36. If the applicant’s required care has previously been provided through a private arrangement, the applicant must provide details of that arrangement and why it is no longer available.
37. If the applicant’s required level of care is not, or is no longer, affordable because payment previously made for arranging this care is no longer being made, the applicant must provide records of that payment and an explanation of why that payment cannot continue. If financial support has been provided by the sponsor or other close family in the UK, the applicant must provide an explanation of why this cannot continue or is no longer sufficient to enable the required level of care to be provided.
If any of the evidence required is missing from the application, it is almost guaranteed to be refused. This is why it is crucial to instruct an experienced immigration solicitor in London to provide you with the best advice and collate the evidence that needs to be presented to support your submission to the Home Office.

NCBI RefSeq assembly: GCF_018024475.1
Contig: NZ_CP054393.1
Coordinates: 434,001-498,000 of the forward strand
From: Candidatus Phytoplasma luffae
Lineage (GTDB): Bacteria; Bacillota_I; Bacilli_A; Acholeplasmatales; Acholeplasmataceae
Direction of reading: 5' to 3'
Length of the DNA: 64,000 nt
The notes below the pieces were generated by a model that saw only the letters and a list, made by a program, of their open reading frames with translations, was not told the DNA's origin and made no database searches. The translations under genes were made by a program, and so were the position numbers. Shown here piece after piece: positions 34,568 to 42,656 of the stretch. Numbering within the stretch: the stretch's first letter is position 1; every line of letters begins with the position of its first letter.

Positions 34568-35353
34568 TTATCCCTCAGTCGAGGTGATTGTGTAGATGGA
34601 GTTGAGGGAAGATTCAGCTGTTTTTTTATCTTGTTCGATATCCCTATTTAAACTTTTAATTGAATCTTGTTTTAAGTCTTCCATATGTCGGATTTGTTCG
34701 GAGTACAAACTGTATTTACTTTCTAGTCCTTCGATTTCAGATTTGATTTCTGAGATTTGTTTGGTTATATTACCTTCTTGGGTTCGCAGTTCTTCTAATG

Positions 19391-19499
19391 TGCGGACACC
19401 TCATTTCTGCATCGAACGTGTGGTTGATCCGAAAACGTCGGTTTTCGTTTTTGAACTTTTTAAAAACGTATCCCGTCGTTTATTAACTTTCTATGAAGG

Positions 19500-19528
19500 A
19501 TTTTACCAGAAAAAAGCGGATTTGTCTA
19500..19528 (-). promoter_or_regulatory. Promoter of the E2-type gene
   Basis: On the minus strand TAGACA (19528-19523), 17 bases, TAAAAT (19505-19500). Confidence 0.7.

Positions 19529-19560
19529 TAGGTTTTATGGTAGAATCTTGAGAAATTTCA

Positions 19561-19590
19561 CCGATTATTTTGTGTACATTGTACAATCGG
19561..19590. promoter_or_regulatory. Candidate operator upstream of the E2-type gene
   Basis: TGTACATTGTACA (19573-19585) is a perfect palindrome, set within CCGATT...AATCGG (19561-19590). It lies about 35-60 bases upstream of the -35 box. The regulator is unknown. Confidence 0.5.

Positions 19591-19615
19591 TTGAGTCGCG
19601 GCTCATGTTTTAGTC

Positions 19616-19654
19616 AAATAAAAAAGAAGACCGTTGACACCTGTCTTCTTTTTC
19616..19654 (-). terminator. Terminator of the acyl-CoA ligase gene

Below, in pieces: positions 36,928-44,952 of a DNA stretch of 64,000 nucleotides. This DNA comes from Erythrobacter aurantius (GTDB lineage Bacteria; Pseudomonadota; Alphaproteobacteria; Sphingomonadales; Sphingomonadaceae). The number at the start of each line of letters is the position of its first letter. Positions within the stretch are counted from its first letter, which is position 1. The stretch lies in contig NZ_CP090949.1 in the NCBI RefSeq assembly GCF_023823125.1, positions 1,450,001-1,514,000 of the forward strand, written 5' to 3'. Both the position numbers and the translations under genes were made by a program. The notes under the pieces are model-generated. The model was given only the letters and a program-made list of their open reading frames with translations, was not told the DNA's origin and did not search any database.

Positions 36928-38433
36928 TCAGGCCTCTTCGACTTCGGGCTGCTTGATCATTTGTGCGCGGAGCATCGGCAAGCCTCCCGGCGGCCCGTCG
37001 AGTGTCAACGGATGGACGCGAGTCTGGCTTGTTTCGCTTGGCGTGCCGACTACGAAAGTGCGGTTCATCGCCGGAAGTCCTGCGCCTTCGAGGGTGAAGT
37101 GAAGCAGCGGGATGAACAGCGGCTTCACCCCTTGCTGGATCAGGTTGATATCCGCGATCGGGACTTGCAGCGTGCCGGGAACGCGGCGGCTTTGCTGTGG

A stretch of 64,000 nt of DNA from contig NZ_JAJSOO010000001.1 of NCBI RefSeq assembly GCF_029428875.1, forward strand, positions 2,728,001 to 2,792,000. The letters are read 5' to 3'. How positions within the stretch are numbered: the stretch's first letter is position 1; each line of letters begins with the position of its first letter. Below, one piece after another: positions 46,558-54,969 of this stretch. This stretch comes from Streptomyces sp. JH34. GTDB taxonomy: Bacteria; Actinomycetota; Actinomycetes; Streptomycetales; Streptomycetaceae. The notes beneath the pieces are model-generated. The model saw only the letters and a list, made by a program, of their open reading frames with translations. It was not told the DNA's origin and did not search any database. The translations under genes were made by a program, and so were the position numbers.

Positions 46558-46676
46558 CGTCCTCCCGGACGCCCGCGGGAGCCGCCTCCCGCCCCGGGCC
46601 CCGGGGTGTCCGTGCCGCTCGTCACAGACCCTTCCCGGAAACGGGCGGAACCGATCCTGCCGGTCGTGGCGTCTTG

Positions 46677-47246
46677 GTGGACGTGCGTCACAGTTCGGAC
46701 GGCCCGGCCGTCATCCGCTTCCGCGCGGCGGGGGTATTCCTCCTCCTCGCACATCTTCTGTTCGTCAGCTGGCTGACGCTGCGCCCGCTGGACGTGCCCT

BRITCITS v The Secretary of State for the Home Department
The case of Dasgupta (error of law – proportionality – correct approach)  UKUT 28 (IAC), provided a ray of hope to those wishing to bring their adult dependent relative to the UK.
The judge in the First Tier Tribunal stated:
“I find that there are such exceptional circumstances here, particularly the fact that there are children that are affected and also the cultural aspects. I find that the decision is a disproportionate interference with the family life of the Appellant and the sponsor and her children and therefore infringes Article 8 ECHR.”
The Upper Tribunal dismissed an appeal by the Home Office, stating the appellant’s Article 8 rights were engaged and that the Home Office decision to deny an Adult Dependent Relative Visa was a disproportionate interference in the appellant’s family life.
In the recent case of BRITCITS v The Secretary of State for the Home Department  EWCA Civ 368, the Court of Appeal considered the criteria for the Adult Dependent Visa.